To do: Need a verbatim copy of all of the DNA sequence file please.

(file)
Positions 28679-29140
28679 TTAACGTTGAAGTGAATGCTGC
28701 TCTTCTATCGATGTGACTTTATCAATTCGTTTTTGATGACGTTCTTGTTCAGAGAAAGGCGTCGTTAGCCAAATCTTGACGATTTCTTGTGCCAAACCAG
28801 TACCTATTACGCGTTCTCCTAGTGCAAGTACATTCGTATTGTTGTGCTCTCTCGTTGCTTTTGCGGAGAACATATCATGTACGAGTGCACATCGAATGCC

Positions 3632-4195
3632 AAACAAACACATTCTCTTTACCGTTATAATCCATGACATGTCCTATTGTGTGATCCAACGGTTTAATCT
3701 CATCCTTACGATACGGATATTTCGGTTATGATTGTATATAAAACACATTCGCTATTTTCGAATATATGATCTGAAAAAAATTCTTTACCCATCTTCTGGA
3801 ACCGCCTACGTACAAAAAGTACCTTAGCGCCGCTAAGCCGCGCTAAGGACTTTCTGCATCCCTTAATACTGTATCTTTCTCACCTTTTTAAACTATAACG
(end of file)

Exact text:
Positions 28679-29140
28679 TTAACGTTGAAGTGAATGCTGC
28701 TCTTCTATCGATGTGACTTTATCAATTCGTTTTTGATGACGTTCTTGTTCAGAGAAAGGCGTCGTTAGCCAAATCTTGACGATTTCTTGTGCCAAACCAG
28801 TACCTATTACGCGTTCTCCTAGTGCAAGTACATTCGTATTGTTGTGCTCTCTCGTTGCTTTTGCGGAGAACATATCATGTACGAGTGCACATCGAATGCC

Positions 3632-4195
3632 AAACAAACACATTCTCTTTACCGTTATAATCCATGACATGTCCTATTGTGTGATCCAACGGTTTAATCT
3701 CATCCTTACGATACGGATATTTCGGTTATGATTGTATATAAAACACATTCGCTATTTTCGAATATATGATCTGAAAAAAATTCTTTACCCATCTTCTGGA
3801 ACCGCCTACGTACAAAAAGTACCTTAGCGCCGCTAAGCCGCGCTAAGGACTTTCTGCATCCCTTAATACTGTATCTTTCTCACCTTTTTAAACTATAACG